Semiahmoo remains return to resting place

Published on Thu, Dec 13, 2001 by Jack Kintner

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Semiahmoo remains return to resting place

By Jack Kintner

Lummi tribal members, assisted by friends and relatives from other Coast Salish tribes from Puget Sound and B.C., began re-burying the remains of their ancestors last Monday morning in ceremonies conducted near the foot of Semiahmoo Spit. The remains interned in this first of several planned reburial ceremonies were excavated in 1999 during construction of a new waste treatment facility for the city of Blaine, and included remains taken to Colorado by archaeologist Gordon Tucker without tribal permission. “These bones are back where they belong,” said tribal council chairman Willie Jones, “and we can now get on with the healing process.” The volume of material removed will require several more re-burial ceremonies in the next few years, Jones said.

The remains include jewelry, tools and weapons of stone, shell and deer antler as well as human bones and bone fragments. Monday’s ceremonies, attended by several hundred people, included 46 caskets, specially constructed of old-growth cedar by Vancouver Island native Auggie Sylvester. While the exact number of individuals is difficult to determine, “I think you could easily say that there were more than 70 represented here today,” said tribal member and reburial project coordinator Sharon Kinsley. “We have a lot more screening to do, both here and at the landfill site on Kickerville Road where so much of the excavated dirt was trucked before construction was stopped. There, the identification will be more difficult.”

The re-burial site was once occupied by the Coast Salish fishing village of “Tsilitch,” home to several hundred people living in cedar longhouses and visited by many more Salish during salmon runs. It was abandoned in 1855 when local Indian bands were moved to the Lummi Reservation. Remains identified during construction of the first treatment plant on the site in the 1970s were carbon dated to be as old as 4,000 years.

Salish Elder Rose James of Kuyper Island, B.C., began the ceremony with song and sacred gestures as she and others escorted the caskets to the edge of the large square-shaped excavation, over 100 feet on each side and from 10 to 20 feet deep. Tribal workers’ faces were daubed with “Temexw,” a red ochre that distinguishes their role in handling the sacred material and protects them while working with such spiritually charged relics.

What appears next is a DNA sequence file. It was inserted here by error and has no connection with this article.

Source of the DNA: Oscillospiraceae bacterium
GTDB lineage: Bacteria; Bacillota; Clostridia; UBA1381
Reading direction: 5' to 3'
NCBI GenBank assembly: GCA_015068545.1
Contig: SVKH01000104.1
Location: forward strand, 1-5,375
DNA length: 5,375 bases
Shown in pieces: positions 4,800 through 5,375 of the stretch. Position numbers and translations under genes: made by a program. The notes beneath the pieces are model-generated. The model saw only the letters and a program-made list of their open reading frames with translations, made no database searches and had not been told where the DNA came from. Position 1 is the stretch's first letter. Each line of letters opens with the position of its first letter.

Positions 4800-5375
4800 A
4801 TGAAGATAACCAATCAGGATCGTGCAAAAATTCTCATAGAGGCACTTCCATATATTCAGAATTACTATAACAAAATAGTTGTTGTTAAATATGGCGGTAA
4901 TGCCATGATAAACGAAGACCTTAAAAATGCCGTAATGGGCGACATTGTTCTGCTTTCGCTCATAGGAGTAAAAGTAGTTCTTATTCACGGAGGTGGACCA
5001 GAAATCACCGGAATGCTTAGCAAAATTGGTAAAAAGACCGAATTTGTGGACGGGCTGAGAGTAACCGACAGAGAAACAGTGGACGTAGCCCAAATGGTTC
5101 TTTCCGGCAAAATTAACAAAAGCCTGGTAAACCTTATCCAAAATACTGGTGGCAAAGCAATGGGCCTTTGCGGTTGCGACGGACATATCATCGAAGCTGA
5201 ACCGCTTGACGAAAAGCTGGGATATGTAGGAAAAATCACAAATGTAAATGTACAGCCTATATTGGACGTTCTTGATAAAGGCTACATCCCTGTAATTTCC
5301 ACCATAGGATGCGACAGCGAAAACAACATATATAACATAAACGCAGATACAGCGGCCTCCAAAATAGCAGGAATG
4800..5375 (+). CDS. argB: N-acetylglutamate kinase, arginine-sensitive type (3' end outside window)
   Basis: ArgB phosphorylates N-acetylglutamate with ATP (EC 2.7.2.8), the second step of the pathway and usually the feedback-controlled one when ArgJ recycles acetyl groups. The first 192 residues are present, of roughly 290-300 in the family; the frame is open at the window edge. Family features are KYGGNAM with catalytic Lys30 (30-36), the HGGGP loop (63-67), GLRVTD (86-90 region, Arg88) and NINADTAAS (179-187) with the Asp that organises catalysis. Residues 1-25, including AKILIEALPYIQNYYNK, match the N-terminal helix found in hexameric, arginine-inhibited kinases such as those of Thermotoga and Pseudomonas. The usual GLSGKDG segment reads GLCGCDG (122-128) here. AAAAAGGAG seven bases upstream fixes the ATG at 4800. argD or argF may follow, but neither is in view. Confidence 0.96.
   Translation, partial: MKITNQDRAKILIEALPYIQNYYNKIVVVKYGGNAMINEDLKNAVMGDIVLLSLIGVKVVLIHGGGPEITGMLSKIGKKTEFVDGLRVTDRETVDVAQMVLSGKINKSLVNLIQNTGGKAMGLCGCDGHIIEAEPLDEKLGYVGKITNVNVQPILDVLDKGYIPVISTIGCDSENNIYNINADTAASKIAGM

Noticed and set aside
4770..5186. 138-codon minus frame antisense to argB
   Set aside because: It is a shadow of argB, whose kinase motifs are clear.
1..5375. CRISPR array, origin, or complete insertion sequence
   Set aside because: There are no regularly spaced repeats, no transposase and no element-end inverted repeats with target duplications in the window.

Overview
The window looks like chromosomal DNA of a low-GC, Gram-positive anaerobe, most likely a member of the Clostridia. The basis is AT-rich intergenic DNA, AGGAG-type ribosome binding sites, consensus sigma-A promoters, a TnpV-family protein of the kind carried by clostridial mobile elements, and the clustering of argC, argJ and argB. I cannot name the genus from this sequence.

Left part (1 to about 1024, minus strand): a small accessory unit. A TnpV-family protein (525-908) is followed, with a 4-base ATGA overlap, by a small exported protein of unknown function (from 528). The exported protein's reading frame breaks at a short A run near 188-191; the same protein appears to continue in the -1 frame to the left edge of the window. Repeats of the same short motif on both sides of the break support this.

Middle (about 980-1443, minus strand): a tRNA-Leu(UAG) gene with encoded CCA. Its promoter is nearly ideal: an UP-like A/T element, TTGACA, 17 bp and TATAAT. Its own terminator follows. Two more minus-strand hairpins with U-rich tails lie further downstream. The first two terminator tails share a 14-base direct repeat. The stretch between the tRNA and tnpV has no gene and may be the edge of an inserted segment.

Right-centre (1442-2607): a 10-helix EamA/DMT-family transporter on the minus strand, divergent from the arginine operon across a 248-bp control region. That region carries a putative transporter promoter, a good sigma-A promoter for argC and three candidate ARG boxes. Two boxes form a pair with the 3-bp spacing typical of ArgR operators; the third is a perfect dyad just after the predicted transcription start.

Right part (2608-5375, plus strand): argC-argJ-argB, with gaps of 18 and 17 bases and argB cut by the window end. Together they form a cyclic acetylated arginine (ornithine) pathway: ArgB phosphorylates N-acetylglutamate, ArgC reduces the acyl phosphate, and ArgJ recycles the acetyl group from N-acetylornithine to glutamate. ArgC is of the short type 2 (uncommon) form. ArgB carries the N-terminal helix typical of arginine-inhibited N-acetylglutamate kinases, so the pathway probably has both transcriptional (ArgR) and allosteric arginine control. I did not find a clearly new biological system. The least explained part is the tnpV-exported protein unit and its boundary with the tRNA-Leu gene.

“We were impressed with their care and attention while working with them in screening and classifying relics,” said WWU anthropologist Sarah Campbell, who along with several of her students has been involved with the tribe in identifying remains. “A great deal of attention is paid to one’s personal attitude and frame of mind before you’re allowed to work at a site.”

Once the songs were completed, men from the tribe carried each casket down into the excavation and placed them gently side by side in two long rows. Each casket was then covered with a blanket and cedar boughs before other workers wheel barrowed loads of earth down into the excavation to cover them up. A gentle rain became heavier, driven by a cold west wind off the water, and most of those attending left for the continuation of the day’s events at the Stommish Hall on the Lummi Reservation. There, a meal was served followed by speeches frequently punctuated with “Hyushke” – thank you.

“It all went smoothly,” said Swinomish Elder Larry Campbell to the assembled crowd. “We know what our own loved ones want when we bury them because they tell us before they die,” he reflected, “but for these ancient ones we can’t be sure, so we do the best we can. Have you ever been yanked out of bed in the middle of the night by someone tearing your covers off? Well, these people have now been put back to bed and covered up, and we can rest for a while before continuing.”

Monday’s re-burial was followed by Tuesday’s “burning” ceremony in which traditional food is burned to nourish the spirits of the ancestors. The three-part ritual concluded Wednesday with a “sweeping” ceremony to spiritually cleanse the area following the unintended disturbance and restoration of the ancient relics.

Eventual plans for the site include establishing a heritage park with the help of local and state officials and private sources. Trillium Corporation CEO David Syre and vice-president Ken Hertz both attended Monday’s ceremonies and have pledged support for the project..
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